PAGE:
Business travel can be stressful.
You have enough to worry about simply attempting to adapt to working outside of the office.
You’ll be spending a lot more time with your coworkers than usual, and this can make for some awkward situations.
The most awkward of all situations will likely be your away-from-the-office relationship with your boss.
It’s a tricky social landscape to navigate, and it may not be clear exactly how you should handle certain situations. Developing an etiquette code for yourself ahead of time will keep most surprises from popping up.
1. Have a Financial Plan
Talking about money can create some unpleasant situations. Before you head out, understand how the business is covering your travel expenses.
Keep your company credit card handy, and know when you’re supposed to use it. Make sure you take the right amount of cards and cash to handle your personal expenses, and also be sure you understand what things are considered personal expenses rather than business expenses.
The business may cover more than you think, and you need to be sure you understand the budget.
2. When in Doubt, Mimic
If you’re ever unsure of what you should do, it helps to play follow the leader. If your boss is content with relaxing during certain times, it’s probably okay for you to do the same.
No one will be as rigid as they are around the office, but there’s still an unspoken code of conduct to follow. Be ready to shift things around according to your boss’ schedule.
3. Dress for Success
Work travel is not a vacation. Your boss isn’t going to walk around in cargo shorts and a tank top, and you shouldn’t either.
When packing, go for business casual. Street clothes are a no-no in nearly every situation you’ll encounter away from the office. It’s okay to dress comfortably, but there’s a difference between comfortable clothing and leisure clothing.
4. Watch the Alcohol
You may enjoy a glass of wine with your dinner, and that’s fine. If your boss doesn’t, you might want to enjoy that wine in private.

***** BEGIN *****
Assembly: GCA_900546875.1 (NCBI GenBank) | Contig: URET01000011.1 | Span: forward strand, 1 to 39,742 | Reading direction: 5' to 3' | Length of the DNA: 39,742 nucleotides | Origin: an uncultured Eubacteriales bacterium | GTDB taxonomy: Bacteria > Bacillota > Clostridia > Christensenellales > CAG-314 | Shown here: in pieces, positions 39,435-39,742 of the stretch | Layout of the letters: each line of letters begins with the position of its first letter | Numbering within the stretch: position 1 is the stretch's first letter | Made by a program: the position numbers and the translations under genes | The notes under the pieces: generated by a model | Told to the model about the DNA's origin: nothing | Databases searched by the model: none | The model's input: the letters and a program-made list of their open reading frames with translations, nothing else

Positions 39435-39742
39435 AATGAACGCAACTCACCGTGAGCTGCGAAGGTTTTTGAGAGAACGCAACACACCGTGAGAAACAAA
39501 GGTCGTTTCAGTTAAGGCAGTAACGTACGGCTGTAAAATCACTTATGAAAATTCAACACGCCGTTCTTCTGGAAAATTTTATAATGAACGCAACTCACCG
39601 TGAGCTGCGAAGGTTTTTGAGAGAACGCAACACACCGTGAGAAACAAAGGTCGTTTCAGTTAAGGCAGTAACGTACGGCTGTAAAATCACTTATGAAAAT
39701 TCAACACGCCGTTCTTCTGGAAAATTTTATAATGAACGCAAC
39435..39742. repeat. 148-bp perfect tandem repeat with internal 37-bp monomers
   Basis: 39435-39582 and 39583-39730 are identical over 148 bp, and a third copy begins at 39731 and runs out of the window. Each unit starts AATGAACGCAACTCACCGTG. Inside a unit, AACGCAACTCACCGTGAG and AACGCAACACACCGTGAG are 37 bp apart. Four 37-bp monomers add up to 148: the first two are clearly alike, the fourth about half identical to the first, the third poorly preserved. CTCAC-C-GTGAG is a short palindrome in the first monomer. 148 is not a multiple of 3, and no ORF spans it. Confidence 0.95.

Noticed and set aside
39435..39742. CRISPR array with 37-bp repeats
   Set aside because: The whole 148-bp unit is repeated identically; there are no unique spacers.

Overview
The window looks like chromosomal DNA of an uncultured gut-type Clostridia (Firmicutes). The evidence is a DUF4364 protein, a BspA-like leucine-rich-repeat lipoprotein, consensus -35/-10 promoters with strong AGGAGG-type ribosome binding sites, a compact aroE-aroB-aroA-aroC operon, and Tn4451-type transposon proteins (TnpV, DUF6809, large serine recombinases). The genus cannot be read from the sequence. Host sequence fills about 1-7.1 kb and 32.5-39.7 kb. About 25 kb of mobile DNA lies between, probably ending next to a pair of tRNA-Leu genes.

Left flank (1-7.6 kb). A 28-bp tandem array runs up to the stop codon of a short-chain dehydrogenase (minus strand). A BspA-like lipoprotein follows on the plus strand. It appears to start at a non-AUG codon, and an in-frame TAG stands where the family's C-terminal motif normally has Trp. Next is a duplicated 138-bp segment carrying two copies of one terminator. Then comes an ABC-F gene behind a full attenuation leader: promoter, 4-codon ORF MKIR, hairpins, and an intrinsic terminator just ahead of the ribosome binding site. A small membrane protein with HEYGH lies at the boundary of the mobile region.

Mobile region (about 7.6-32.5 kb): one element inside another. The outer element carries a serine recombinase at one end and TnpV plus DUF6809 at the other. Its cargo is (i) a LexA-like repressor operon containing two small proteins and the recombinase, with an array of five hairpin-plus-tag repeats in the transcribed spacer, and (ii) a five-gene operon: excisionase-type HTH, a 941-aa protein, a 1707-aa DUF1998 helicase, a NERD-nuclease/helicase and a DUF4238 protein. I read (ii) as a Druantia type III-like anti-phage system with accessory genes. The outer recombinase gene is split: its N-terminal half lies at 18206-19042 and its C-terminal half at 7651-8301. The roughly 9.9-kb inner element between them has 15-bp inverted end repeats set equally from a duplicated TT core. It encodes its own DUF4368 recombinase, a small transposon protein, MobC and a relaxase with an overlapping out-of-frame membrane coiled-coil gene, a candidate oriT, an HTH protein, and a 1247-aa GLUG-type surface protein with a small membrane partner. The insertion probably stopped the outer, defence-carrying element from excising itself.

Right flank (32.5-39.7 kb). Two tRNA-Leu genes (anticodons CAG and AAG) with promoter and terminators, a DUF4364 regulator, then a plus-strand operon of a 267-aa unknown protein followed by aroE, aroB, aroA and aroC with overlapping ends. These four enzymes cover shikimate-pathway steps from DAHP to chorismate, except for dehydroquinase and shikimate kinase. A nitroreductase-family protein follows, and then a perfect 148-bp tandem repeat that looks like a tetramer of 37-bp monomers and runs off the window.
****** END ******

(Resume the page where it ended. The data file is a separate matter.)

Most bosses will generally be accepting of a beer at a business dinner, but limit yourself to one. Your boss will probably understand having a beer or a cocktail to take the edge off of a long business day, but he or she won’t be nearly as understanding if you get drunk in a business setting.
5. Prepare to be Independent
Everyone will want breaks from each other, and that space will make the trip easier. Don’t expect that you’re going to have every meal and run every errand together.
There will be times where everyone is left to fend for themselves, and you should enjoy the peace and quiet.
6. Know What You’re Responsible For
Everyone will play their own roles during a business trip. Responsibilities are delegated to avoid the burden of everything being placed on one person’s shoulder.
There are some things you’ll be responsible for that pertain to the entire group (such as meal reservations) and things you’ll need to arrange yourself (such as getting a rental car). Showing up unprepared leaves a lasting negative impression.
If you have anything you’re unsure of, clarify it before the flight is booked. Your boss would rather answer questions than help you fix a mistake.
Your boss can be using this trip to evaluate your performance in a variety of situations. If you perform just as well away as you do at home, this could boost his or her opinion of you as an employee.
If you want a bright future with your company, make sure you’re on your best behavior during any trips you may take.